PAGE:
Review: 'Abraham Lincoln: Vampire Hunter' Too Serious to Entertain
by Jeremy Kirk
June 22, 2012
There's a certain level of tongue-in-cheek expectation to Abraham Lincoln: Vampire Hunter. The thought of our 16th President swinging an axe through blood-suckers instead of cherry trees and slave laws - figuratively - could bring hearty laughs to fans wanting ridiculous action loaded with fun characters and interesting set pieces. This film brings the ridiculous action, however, the lack of charm it holds in its direction and plodding tale of one man's crusade against the supernatural is rarely fun and never comic. The adaptation latches its gums onto effects-saddled action but never finds room for anything else. Read on!
Based on the mashup novel by Seth Grahame-Smith, who also wrote the screenplay, the film tells an alternate biography to the famous President, played here by Benjamin Walker. As a child, the Abraham Lincoln of this story discovers that vampires walk among us when one attacks his mother at night. With vengeance in his heart, Lincoln swears to beast responsible for his mother's ultimate death. Enter Henry Sturgess, a vampire slayer who trains Lincoln in the art of hunting and staking the creatures of the night. Lincoln grows older, makes his way into politics, and begins a conquest against slavery and the undead.
The conceit of a man vowing revenge for the death of a parent and his education in the ways of killing is nothing new to director Timur Bekmambetov. 2008's Wanted carries a very similar backbone with it. Like that film's main character, the Lincoln here must put his thirst for revenge aside in order to carry out "hits" on vampires. The sequence where Lincoln must cut through a tree with a single strike of his axe, his weapon of choice, mirrors the "curve the bullet" scene in Wanted, as well. It's amazing how similar some of the plot points in these two films are, even though the events in each of them hit very differently.
Wanted, also weighed down by ridiculous acts of stunt work and aided by truckloads of CGI, was a blast, an action-fest of a movie that helped in your engagement with likable characters. Even the villains in Wanted carried a necessary level of charisma. Little of that remains here. Forget the one-dimensional baddies played here by Rufus Sewell, Erin Wasson, and Martin Csokas. There's difficulty in connecting with the man of the title here. Walker does his best with Lincoln, but, hindered by an exceedingly lackluster screenplay, what looks like 15 pounds of makeup, and little to do other than yell and swing an axe, the actor isn't helped by the film he's in in any way. The blase attitude towards his relationship with Mary Todd, played here by the always striking Mary Elizabeth Winstead, does nothing for the film's emotional side.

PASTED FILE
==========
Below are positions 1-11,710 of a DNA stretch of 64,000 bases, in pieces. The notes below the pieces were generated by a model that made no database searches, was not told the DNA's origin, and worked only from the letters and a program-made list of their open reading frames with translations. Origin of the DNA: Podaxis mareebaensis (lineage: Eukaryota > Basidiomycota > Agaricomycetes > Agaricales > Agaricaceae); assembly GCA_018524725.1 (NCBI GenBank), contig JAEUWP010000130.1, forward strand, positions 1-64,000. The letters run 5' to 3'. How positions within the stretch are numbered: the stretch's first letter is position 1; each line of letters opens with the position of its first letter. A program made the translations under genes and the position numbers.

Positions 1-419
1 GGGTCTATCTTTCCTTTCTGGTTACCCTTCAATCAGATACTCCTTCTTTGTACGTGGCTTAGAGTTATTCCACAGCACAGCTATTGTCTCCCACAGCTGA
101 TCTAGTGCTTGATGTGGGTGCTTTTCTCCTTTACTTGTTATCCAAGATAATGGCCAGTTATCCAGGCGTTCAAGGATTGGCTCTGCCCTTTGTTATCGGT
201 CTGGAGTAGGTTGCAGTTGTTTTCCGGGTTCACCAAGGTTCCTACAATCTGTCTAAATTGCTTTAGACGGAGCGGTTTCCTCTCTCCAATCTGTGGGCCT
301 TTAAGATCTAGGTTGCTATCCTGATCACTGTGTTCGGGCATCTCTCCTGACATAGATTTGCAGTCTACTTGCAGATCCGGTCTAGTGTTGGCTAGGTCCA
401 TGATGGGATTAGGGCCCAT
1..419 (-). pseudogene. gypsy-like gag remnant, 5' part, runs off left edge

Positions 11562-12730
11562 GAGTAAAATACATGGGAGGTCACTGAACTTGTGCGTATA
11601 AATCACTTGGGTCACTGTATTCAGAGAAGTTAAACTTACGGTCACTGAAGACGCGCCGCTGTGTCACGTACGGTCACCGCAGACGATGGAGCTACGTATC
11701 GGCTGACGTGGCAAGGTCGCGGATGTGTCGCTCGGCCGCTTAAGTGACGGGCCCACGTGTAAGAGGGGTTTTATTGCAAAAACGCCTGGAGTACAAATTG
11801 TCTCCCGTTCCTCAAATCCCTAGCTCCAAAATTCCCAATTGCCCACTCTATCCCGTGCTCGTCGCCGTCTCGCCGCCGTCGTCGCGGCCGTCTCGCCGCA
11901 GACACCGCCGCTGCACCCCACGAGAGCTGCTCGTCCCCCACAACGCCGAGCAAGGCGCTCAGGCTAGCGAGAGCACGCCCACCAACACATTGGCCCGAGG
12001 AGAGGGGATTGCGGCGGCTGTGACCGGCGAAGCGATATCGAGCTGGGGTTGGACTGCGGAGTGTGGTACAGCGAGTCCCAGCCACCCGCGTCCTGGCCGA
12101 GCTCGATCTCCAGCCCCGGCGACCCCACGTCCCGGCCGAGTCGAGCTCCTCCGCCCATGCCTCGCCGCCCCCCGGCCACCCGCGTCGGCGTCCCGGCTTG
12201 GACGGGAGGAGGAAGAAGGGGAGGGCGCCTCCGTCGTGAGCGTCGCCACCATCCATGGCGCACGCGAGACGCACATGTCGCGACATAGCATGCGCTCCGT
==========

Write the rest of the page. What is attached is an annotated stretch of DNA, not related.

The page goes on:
You get the feeling of something far more comedic, a play at the cult classic status the title of this movie is so desperately trying to achieve. From the first instance we see vampires and humans fighting, logic gets tossed right into the Mississippi River. These vampires, and, somehow, Lincoln, are able to do magnificent feats of strength and agility. By the time you see a horse being tossed about and flung by its leg, a weapon a vampire uses against Lincoln, you feel you should be fully on board with the camp. Unfortunately, there's too much getting in the way to ever let you sit back and have fun. Abraham Lincoln: Vampire Hunter is humorless in everything but its action, and the too-little-too-late nature of it all digs into any idea of enjoyment.
The best comparison is to Van Helsing for more than the obvious reasons. Yes, the two films are period pieces about crusades against supernatural forces, but, like Van Helsing, Abraham Lincoln: Vampire Hunter wants you to think it takes itself far more seriously than it deserves. Interesting ideas abound, particularly once the Civil War breaks out and we see the hand vampires had in it. Many of Lincoln's known, historical moments serve as structure points here, but Grahame-Smith and Bekmambetov are only interested in passing by them, making sure we're aware of their knowledge of them before we're scurried off to another absurd set piece. The film plays like a Cliff's Notes version of a historical"What if?", one with its teeth dug heavy in the horror. The ties it creates between vampires and slavery are interesting and serve the narrative well with something of subtext, but they're barely noticed in the trifling heap of digital effects used to establish them. The best effect in the film is in the vampire's eyes, which, married to its better-than-average 3-D, results in an image of two holograms looking back at you.
Overall, the digital effects are obvious but slick and stylish with consummate cinematographer Caleb Deschanel making every shot at least aesthetically engrossing. Production designer François Audouy has a heavy hand in making that aspect of the film work, as well. But the style-over-substance argument is something else Timur Bekmambetov is familiar with. Unfortunately, Abraham Lincoln: Vampire Hunter is his emptiest film, devoid of the campy edge of Wanted - this film's R rating does help but not much - or the grand world dynamic of Night Watch or Day Watch. This film tries for all of that, but the clunky structure, paper-thin characters, and tunnel vision it has to get to the next, epic moment of jittery action leaves it a deflated mess. It's a film that could have been brooding and serious or campy and fun. It's director, trying for everything, ends up with a film that accomplishes nothing.
Jeremy's Rating: 3.5 out of 10